The Volvo XC90, the Swedish company's luxury SUV, has been redesigned and is expected to be available next month as a 2015 model.

The new model will be available in a hybrid version that uses both a four-cylinder gas engine and an electric motor to generate a combined 400 HP, yet still produces just 60g/km of CO2 emissions. That is a lower emissions output than a Toyota Prius, another hybrid vehicle. The Prius is rated at 91g/km of CO2 emissions.

Volvo refers to this combination of internal combustion and electric power as their Twin Engine drivetrain technology.

In the seven-seat plug-in hybrid T8 version of the all-wheel-drive XC90, the front-mounted four-cylinder gas engine is rated at 320 HP and sends power to the front wheels. It is joined by an 80 HP electric motor that uses its energy to motivate the rear wheels.

"There are no compromises when you drive an all-new XC90. In the past you could either have power or low CO2 emissions. But with the XC90 you can have both," says Peter Mertens, Senior Vice President of Research and Development of the Volvo Car Group.

The four-cylinder gas engine in the T8 XC90 uses both a supercharger and a turbocharger to extract an enormous amount of power out of a two-liter engine. The supercharger supports the bottom end of the power range, also giving the motor a big, naturally aspirated feel. The turbocharger engages when airflow is sufficient. The 80 HP electric motor supplies immediate torque to the rear wheels.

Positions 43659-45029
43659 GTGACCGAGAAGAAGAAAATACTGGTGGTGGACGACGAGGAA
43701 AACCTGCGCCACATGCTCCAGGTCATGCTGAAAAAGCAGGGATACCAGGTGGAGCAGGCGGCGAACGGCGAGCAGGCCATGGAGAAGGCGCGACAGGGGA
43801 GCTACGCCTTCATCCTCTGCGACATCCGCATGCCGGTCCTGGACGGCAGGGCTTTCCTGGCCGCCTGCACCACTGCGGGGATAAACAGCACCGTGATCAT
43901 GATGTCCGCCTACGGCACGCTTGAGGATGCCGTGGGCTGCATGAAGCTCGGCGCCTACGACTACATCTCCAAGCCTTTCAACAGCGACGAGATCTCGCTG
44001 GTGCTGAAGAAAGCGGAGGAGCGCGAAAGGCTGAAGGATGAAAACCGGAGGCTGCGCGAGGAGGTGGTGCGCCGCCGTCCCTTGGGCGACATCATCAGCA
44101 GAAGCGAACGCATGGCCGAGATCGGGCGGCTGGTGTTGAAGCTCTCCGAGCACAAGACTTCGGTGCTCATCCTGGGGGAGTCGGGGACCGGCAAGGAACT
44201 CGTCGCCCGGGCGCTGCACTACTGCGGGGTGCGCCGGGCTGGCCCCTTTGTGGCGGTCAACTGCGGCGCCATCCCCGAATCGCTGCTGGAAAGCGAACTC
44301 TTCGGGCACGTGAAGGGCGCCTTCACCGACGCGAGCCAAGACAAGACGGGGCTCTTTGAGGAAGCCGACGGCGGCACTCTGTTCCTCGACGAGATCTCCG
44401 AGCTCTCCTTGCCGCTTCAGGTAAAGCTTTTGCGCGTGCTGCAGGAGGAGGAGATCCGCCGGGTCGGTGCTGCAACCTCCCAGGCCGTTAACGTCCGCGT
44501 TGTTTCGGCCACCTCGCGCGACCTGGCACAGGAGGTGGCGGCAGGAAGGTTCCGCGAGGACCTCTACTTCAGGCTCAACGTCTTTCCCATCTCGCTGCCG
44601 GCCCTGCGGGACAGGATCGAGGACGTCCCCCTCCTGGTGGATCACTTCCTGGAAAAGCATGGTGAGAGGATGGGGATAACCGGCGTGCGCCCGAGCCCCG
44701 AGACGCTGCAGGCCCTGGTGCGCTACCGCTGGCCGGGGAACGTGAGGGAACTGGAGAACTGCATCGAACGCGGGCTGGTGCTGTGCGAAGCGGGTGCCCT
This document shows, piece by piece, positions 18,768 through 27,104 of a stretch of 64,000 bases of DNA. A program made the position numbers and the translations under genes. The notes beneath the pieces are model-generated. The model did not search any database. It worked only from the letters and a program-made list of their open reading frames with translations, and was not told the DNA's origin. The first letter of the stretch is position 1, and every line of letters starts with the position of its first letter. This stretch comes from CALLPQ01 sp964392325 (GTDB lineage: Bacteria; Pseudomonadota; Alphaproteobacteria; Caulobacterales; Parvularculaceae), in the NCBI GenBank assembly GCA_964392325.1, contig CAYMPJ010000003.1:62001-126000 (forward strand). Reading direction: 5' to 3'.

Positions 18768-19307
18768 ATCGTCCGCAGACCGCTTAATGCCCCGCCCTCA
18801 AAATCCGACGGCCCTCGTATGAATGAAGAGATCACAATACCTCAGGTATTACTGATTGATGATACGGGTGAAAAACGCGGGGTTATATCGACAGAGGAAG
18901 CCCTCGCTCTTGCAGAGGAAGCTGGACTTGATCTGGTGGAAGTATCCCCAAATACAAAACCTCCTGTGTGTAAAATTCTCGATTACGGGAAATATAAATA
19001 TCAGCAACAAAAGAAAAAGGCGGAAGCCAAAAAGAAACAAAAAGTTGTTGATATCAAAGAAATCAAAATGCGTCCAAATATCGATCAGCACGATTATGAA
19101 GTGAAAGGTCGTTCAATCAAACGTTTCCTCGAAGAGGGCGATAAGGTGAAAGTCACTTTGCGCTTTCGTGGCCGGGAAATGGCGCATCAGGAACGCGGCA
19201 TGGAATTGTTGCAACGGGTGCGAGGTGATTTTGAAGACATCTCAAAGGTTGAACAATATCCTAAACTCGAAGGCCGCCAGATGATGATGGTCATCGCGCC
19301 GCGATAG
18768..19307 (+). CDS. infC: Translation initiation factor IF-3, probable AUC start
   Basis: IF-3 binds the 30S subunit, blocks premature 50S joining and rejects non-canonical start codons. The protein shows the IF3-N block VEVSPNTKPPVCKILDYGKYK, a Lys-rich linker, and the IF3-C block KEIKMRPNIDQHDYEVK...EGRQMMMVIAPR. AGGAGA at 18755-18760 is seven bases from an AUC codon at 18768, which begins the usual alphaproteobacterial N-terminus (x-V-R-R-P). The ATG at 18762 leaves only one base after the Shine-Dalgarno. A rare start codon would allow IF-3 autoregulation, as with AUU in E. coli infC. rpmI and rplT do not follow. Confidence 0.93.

The driver can also select pure electric mode, for quiet and emission-free urban driving with a range of approximately 25 miles. In all-electric mode, the vehicle is powered by the rear wheels only. A flick of a switch again, on the fly, and the T8 XC90 is once again an all-wheel-drive, gas and electric-powered, 400 HP SUV.

This technology makes the T8 XC90 a plug-in electric car, a hybrid car and a high-performance car in one package.

The debut of the XC90 range will also mark the introduction of Volvo's Scalable Product Architecture (SPA), a method of producing several different types of vehicles from one basic chassis, powertrain and suspension design standard. In Volvo's case, SPA will allow the company to efficiently incorporate new safety features and in-car technologies into all of their future vehicles. The SPA modular-based system will also maximize interior space in Volvo vehicles.

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